IBM says it has reached a breakthrough in optical communication technology, which has been verified in a manufacturing environment. The technology – called ‘silicon nanophotonics’ – uses light instead of electrical signals to transfer information for future computing systems, thus allowing large volumes of data to be moved fast between computer chips in servers, large data-centers, and supercomputers via pulses of light.
The technology breakthrough allows the integration of different optical components side-by-side with electrical circuits on a single silicon chip, for the first time, in standard 90nm semiconductor fabrication. The new features of the technology include a variety of silicon nanophotonics components, such as modulators, germanium photodetectors and ultra-compact wavelength-division multiplexers to be integrated with high-performance analog and digital CMOS circuitry.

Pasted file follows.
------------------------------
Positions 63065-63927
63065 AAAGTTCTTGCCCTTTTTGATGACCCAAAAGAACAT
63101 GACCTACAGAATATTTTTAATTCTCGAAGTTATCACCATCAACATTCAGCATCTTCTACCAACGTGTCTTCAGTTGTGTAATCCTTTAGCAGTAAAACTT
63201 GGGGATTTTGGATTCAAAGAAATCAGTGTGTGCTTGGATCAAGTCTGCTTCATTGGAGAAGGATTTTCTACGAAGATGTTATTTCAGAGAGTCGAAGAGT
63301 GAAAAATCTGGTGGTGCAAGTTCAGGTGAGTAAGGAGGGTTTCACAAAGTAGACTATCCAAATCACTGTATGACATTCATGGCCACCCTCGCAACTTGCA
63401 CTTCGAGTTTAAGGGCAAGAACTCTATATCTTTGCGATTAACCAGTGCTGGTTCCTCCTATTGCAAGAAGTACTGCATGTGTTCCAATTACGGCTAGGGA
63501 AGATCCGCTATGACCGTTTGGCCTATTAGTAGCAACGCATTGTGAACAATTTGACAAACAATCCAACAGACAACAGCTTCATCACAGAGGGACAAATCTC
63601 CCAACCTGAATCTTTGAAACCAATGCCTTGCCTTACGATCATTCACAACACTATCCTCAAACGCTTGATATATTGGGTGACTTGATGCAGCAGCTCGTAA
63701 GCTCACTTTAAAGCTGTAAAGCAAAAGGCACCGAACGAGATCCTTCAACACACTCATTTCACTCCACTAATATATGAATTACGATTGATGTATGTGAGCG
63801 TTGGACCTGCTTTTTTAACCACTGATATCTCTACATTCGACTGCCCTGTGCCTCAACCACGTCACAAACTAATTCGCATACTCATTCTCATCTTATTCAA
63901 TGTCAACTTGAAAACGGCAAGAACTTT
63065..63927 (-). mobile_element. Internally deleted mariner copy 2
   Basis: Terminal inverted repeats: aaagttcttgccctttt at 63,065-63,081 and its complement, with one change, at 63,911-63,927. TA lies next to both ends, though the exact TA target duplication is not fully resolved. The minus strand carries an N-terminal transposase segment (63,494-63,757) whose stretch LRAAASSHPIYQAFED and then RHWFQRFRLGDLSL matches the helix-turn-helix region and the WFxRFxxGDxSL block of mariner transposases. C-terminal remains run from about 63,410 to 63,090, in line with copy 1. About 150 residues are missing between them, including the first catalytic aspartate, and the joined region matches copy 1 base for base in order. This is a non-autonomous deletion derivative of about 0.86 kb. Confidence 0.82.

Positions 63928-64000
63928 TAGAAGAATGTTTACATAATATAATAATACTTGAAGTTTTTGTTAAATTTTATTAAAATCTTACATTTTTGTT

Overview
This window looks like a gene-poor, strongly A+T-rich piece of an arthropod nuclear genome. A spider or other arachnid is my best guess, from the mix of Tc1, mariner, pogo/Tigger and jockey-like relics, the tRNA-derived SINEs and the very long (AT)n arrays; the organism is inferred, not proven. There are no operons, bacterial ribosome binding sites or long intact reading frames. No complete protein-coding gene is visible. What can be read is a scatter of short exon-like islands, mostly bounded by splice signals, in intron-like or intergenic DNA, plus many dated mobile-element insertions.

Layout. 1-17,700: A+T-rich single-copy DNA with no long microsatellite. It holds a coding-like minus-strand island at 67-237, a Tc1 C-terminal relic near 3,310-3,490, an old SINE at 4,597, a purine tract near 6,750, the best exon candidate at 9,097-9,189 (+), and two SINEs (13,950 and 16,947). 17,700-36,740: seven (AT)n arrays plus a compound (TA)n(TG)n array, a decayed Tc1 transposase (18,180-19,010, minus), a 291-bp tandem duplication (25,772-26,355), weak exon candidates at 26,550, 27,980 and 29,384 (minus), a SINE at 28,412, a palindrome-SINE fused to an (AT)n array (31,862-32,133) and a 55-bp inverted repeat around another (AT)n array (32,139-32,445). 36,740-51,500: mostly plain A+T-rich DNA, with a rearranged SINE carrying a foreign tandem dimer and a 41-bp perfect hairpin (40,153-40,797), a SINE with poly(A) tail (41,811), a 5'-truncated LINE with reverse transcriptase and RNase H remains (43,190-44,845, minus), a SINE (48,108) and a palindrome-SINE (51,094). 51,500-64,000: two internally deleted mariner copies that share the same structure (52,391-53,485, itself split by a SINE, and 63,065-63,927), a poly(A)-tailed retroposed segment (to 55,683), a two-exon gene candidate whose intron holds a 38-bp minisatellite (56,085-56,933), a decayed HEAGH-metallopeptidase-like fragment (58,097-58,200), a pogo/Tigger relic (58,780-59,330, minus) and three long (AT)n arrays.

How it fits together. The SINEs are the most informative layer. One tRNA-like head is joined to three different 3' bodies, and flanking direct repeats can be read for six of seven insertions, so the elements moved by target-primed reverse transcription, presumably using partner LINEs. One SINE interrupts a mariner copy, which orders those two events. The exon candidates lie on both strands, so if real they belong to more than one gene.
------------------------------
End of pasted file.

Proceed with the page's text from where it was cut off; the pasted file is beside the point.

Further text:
The use of a standard chip manufacturing process will alleviate high cost of traditional interconnects. Single-chip optical communications transceivers can now be manufactured in a standard CMOS foundry, rather than assembled from multiple parts made with expensive compound semiconductor technology.
Dense integration of optical circuits capable of transmitting and receiving at high data rates will solve the limitations of congested data traffic in current interconnects. IBM’s CMOS nanophotonics technology demonstrates transceivers to exceed the 25Gbps data rate. The technology is also capable of feeding a number of parallel optical data streams into a single fiber by utilizing compact on-chip wavelength-division multiplexing devices. The ability to multiplex large data streams at high data rates will allow future scaling of optical communications capable of delivering terabytes of data between distant parts of computer systems.
[Image: Angled view of a portion of an IBM chip showing blue optical waveguides transmitting high-speed optical signals and yellow copper wires carrying high-speed electrical signals. IBM Silicon Nanophotonics technology is capable of integrating optical and electrical circuits side-by-side on the same chip. (Image courtesy: IBM)]